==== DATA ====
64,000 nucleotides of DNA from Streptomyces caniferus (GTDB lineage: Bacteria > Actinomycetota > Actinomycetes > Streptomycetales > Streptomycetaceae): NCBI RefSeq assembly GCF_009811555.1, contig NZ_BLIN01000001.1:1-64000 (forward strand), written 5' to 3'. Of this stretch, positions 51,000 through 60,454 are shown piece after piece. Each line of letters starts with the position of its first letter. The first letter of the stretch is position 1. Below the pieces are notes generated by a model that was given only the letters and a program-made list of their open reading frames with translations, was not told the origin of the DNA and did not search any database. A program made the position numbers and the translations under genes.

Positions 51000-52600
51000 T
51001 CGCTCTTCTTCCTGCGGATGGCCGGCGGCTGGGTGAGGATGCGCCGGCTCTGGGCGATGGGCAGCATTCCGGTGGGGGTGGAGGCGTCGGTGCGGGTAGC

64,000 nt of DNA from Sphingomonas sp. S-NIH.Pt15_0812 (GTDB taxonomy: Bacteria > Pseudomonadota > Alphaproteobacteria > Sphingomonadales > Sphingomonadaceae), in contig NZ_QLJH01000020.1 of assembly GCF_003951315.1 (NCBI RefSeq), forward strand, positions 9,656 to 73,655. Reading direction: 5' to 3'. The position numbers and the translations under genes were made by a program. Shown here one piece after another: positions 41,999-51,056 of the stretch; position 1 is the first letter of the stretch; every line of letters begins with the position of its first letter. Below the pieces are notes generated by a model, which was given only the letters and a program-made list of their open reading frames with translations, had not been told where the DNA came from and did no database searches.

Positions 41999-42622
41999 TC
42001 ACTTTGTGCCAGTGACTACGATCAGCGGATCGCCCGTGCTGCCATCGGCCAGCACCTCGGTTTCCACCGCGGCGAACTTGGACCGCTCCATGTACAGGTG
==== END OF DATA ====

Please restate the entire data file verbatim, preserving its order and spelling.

64,000 nucleotides of DNA from Streptomyces caniferus (GTDB lineage: Bacteria > Actinomycetota > Actinomycetes > Streptomycetales > Streptomycetaceae): NCBI RefSeq assembly GCF_009811555.1, contig NZ_BLIN01000001.1:1-64000 (forward strand), written 5' to 3'. Of this stretch, positions 51,000 through 60,454 are shown piece after piece. Each line of letters starts with the position of its first letter. The first letter of the stretch is position 1. Below the pieces are notes generated by a model that was given only the letters and a program-made list of their open reading frames with translations, was not told the origin of the DNA and did not search any database. A program made the position numbers and the translations under genes.

Positions 51000-52600
51000 T
51001 CGCTCTTCTTCCTGCGGATGGCCGGCGGCTGGGTGAGGATGCGCCGGCTCTGGGCGATGGGCAGCATTCCGGTGGGGGTGGAGGCGTCGGTGCGGGTAGC

64,000 nt of DNA from Sphingomonas sp. S-NIH.Pt15_0812 (GTDB taxonomy: Bacteria > Pseudomonadota > Alphaproteobacteria > Sphingomonadales > Sphingomonadaceae), in contig NZ_QLJH01000020.1 of assembly GCF_003951315.1 (NCBI RefSeq), forward strand, positions 9,656 to 73,655. Reading direction: 5' to 3'. The position numbers and the translations under genes were made by a program. Shown here one piece after another: positions 41,999-51,056 of the stretch; position 1 is the first letter of the stretch; every line of letters begins with the position of its first letter. Below the pieces are notes generated by a model, which was given only the letters and a program-made list of their open reading frames with translations, had not been told where the DNA came from and did no database searches.

Positions 41999-42622
41999 TC
42001 ACTTTGTGCCAGTGACTACGATCAGCGGATCGCCCGTGCTGCCATCGGCCAGCACCTCGGTTTCCACCGCGGCGAACTTGGACCGCTCCATGTACAGGTG